“There are no effective vaccines against HTLV, no antiviral drugs to treat infections, and though there are diagnostic tests for the virus none yet can predict which infected person gets disease,” said Dr. Gallo who pioneered the field of human retrovirology with his ground-breaking discoveries of HTLV- 1 in 1980 and HTLV-2 in 1982.  “This Task Force is critical as the global community works together to address a problem which in many countries is under-recognized and under-appreciated,” he continued.

More than 20 million people worldwide are infected with the virus, of which up to 10% will develop debilitating and sometimes deadly disease. HTLV-1 causes an adult T-cell leukemia/ lymphoma (ATL), HTLV-associated myelopathy (HAM), spastic paraparesis, and other rare illnesses.  Signs and symptoms of HTLV-1 infection include motor and sensory changes in the extremities, inflammation in the spinal cord, a spastic gait in combination with weakness of the lower limbs, cognitive impairment, bladder dysfunction and bladder cancer.  HTLV-1, similar to the human immunodeficiency virus (HIV), also co-discovered by Dr. Gallo as the cause of AIDS, is transmitted through sexual contact, from mother to child via breastfeeding, and through exposure to contaminated blood.

“This task force is to set the common goal among the scientists around the world to accelerate the research in order to overcome HTLV and related diseases,” said Dr. Hideki Hasegawa of Japan’s National Institute of Infectious Diseases.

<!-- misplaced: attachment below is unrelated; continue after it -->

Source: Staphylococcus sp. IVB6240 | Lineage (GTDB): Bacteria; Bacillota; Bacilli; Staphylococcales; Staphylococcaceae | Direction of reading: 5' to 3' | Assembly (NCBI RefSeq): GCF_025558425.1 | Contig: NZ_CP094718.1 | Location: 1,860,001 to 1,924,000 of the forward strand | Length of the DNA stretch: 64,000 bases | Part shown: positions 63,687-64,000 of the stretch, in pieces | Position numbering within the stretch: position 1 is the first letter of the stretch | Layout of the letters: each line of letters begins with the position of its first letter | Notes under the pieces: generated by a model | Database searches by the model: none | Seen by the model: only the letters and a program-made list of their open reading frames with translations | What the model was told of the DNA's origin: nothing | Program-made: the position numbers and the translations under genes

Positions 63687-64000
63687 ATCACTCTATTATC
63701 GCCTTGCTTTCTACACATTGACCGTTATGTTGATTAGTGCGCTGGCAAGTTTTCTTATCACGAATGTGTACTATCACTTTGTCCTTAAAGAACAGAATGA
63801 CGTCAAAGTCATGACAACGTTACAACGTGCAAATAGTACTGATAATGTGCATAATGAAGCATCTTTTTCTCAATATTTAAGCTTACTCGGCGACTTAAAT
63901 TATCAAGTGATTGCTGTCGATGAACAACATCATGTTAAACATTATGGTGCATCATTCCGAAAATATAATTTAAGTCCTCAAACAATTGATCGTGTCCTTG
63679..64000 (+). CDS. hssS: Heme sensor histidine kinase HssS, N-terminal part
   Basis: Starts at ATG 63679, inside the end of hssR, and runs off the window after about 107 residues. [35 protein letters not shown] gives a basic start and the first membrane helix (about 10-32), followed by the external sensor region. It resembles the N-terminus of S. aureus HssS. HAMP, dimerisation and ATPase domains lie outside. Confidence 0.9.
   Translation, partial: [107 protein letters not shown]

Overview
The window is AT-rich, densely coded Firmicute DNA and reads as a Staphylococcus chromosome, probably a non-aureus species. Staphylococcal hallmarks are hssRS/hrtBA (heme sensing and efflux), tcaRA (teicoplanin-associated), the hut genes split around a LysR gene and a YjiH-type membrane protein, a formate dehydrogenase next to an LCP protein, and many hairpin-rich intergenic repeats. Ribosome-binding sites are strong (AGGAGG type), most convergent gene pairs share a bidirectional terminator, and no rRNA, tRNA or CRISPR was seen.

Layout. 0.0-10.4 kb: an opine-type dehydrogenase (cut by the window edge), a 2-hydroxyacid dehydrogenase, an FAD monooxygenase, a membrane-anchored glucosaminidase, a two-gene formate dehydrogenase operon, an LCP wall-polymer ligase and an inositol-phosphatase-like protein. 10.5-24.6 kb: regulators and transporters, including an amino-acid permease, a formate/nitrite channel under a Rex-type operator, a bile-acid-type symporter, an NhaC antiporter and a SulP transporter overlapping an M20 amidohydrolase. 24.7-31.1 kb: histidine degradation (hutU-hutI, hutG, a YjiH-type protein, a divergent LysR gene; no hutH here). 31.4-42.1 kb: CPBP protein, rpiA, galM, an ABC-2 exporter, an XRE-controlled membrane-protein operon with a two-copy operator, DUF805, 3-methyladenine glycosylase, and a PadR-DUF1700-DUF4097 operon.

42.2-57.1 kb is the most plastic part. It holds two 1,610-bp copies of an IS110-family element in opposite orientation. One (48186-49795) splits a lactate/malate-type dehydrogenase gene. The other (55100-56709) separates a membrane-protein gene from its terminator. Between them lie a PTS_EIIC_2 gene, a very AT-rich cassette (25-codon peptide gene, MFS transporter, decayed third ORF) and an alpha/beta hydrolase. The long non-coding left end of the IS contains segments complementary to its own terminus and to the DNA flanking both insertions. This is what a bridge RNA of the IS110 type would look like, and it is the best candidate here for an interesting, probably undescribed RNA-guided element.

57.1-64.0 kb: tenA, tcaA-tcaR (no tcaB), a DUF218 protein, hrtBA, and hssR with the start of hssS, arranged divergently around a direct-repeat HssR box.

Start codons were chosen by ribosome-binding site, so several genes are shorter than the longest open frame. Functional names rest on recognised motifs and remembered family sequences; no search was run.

The mission of the HTLV-1 Task Force is to speed the pathway to discovery of drugs that will stop virus transmission or progression from infection to disease, in addition to educating the public about the nature of these viruses, the diseases they cause, and how to prevent their spread.

GVN’s President concluded, “We are excited to be able to bring together leading experts to mobilize more research and more attention to HTLV by governments in order to help communities most affected by this insidious virus.”

Chikungunya Task Force:

WHAT IS CHIKUNGUNYA?

  • Chikungunya is a mosquito-borne viral disease that causes its victims to suffer fever and severe, debilitating and often chronic joint pain.
  • There is no specific antiviral drug treatment or vaccine for Chikungunya; treatment is directed primarily at relieving the symptoms.
  • Chikungunya was first described during an outbreak in Tanzania in 1952, but has most recently reached the Caribbean and South America, with local transmission also in the United States.

TASK FORCE ACTIVITIES

The GVN Chikungunya Task Force is a group of leading scientists from around the world committed to finding solutions to the growing problem of Chikungunya virus. Activities of the CHIK TF include:

  • Review the state of the science and potential research opportunities on animal models of infection and disease, candidate vaccine constructs, new anti-viral drugs, and seroepidemiology studies for previously unrecognized cases of CHIK, while including a focus on the Caribbean and Americas.
  • Identify potential funding sources to support international collaborative research and address gaps in knowledge.
  • Train the next generation of researchers to study the interactions between viruses and mosquito vectors. Provide expertise and visibility as GVN speaks about this challenge to a variety of audiences.